A government clerk on election duty in the conflict ridden jungle of Central India tries his best to conduct free and fair voting despite the apathy of security forces and the looming fear of guerrilla attacks by communist rebels.
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As India, the world's largest democracy, braces itself for another general election- with 9 million polling booths, more than 800 million voters, and costing nearly $5 billion -- Newton Kumar, a rookie government clerk finds himself entrusted with a task that appears deceptively simple: conducting elections in a remote village in the jungles of central India. The bushes teem with Communist guerrillas, who have been waging a decades old war against the state, even as the indigenous tribals live without any access to mainland amenities. Conducting 'free and fair' elections in a minefield like this is no child's play, as Newton learns over the course of this eventful day. Unfazed with the cynicism and danger all around him, Newton is determined to do his duty. But, as they say in the jungle, 'The more things change, the worse they will get'. Written by
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Newton is simply the most relevant film to have come out this year. India is the world largest democracy but what actually it takes to make a democracy? A subtle and fervent exploration of the aforementioned question...
It raises some very serious questions about the working of our system. There are various themes running under the surface like discrimination of minorities, paranoia, prejudice, power abuse etc.
What does it take to do your duty sincerely? The film contains some very dark facts about our system. How ironical is the fact that nobody is working anything in the right manner but when somebody tries to do it right they start to oppose him/her? The fact that the whole film is a despair against our flawed system is a brilliance to revere.
The inner and outer conflicts of the characters are portrayed brilliantly. The main character of the film is in constant conflict with his morality and the working of officialdom. The election is the most important thing in a democracy and election officers who are trying to conduct a fair election are no less than army officers.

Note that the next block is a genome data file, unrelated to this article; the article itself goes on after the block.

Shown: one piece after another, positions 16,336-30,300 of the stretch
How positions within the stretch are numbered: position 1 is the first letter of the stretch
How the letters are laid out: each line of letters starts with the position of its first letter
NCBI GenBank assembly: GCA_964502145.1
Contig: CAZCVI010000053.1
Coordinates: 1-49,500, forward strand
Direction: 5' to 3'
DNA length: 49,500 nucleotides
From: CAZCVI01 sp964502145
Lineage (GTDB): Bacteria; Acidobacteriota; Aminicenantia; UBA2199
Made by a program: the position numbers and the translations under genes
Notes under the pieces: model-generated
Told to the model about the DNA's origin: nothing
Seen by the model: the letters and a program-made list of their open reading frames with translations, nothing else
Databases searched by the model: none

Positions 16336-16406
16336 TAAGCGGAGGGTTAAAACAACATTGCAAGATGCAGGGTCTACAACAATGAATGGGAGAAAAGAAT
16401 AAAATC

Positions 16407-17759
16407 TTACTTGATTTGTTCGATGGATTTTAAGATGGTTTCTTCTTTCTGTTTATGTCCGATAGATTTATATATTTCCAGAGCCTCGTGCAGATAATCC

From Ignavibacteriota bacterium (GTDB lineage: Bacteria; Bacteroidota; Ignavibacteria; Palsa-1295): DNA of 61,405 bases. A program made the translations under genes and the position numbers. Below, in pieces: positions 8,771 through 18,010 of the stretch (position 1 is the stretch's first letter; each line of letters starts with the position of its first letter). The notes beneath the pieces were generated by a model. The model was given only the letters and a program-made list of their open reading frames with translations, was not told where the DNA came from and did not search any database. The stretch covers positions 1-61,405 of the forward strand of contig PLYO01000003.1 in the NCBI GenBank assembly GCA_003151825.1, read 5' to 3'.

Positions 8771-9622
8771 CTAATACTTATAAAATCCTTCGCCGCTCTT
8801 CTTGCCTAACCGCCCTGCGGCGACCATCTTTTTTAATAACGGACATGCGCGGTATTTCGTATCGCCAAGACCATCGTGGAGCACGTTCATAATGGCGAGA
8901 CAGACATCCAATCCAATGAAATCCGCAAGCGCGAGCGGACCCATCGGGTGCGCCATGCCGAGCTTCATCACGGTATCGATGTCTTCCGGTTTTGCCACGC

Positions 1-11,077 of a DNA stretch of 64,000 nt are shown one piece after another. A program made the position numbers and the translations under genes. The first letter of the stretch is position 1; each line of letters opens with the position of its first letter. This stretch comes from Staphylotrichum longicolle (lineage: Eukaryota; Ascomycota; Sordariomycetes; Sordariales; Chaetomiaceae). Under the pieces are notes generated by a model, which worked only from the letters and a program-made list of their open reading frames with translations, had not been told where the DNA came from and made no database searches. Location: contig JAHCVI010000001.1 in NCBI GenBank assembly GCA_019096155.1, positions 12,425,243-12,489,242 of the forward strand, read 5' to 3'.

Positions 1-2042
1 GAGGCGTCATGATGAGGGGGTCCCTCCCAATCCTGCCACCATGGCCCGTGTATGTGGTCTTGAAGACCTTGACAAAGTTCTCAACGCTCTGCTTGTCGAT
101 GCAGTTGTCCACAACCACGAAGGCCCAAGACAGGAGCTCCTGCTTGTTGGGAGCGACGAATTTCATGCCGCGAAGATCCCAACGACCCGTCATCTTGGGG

The film is full of dark humour and glum sarcasm. Dialogues are extremely hard-hitting. An excellent screenplay is complemented by a great direction. The use of milieu and colloquialism is a masterstroke and intensifies the raw and real atmosphere of the film. The cinematography is splendid. The camera captures the mood of the film in a blazing manner.
While the notion of democracy sounds pretty simple it becomes fairly intricate and complex when our lead character tries to explain it to the native people. It is ironical that the army which is there for the natives are the one who terrorises them. The film is full of such beautiful and intense scenes.
Rajkumar Rao is stunning in the role of an honest election clerk and gives another ravishing performance. Pankaj Tripathi is excellent in the role of an army officer who continually tries to persuade Newton to abandon his duty for the sake of safety. Anjali Patil and Raghubhir Yadav are superlative in their respective roles.
Newton is a rare film in Indian cinema. It's a must watch for everybody who loves to think cinema as a powerful medium. The movie addresses the issue which has rarely been covered in our industry. A brilliant depiction of tribulations faced by an honest individual. A sharp and witty political satire....
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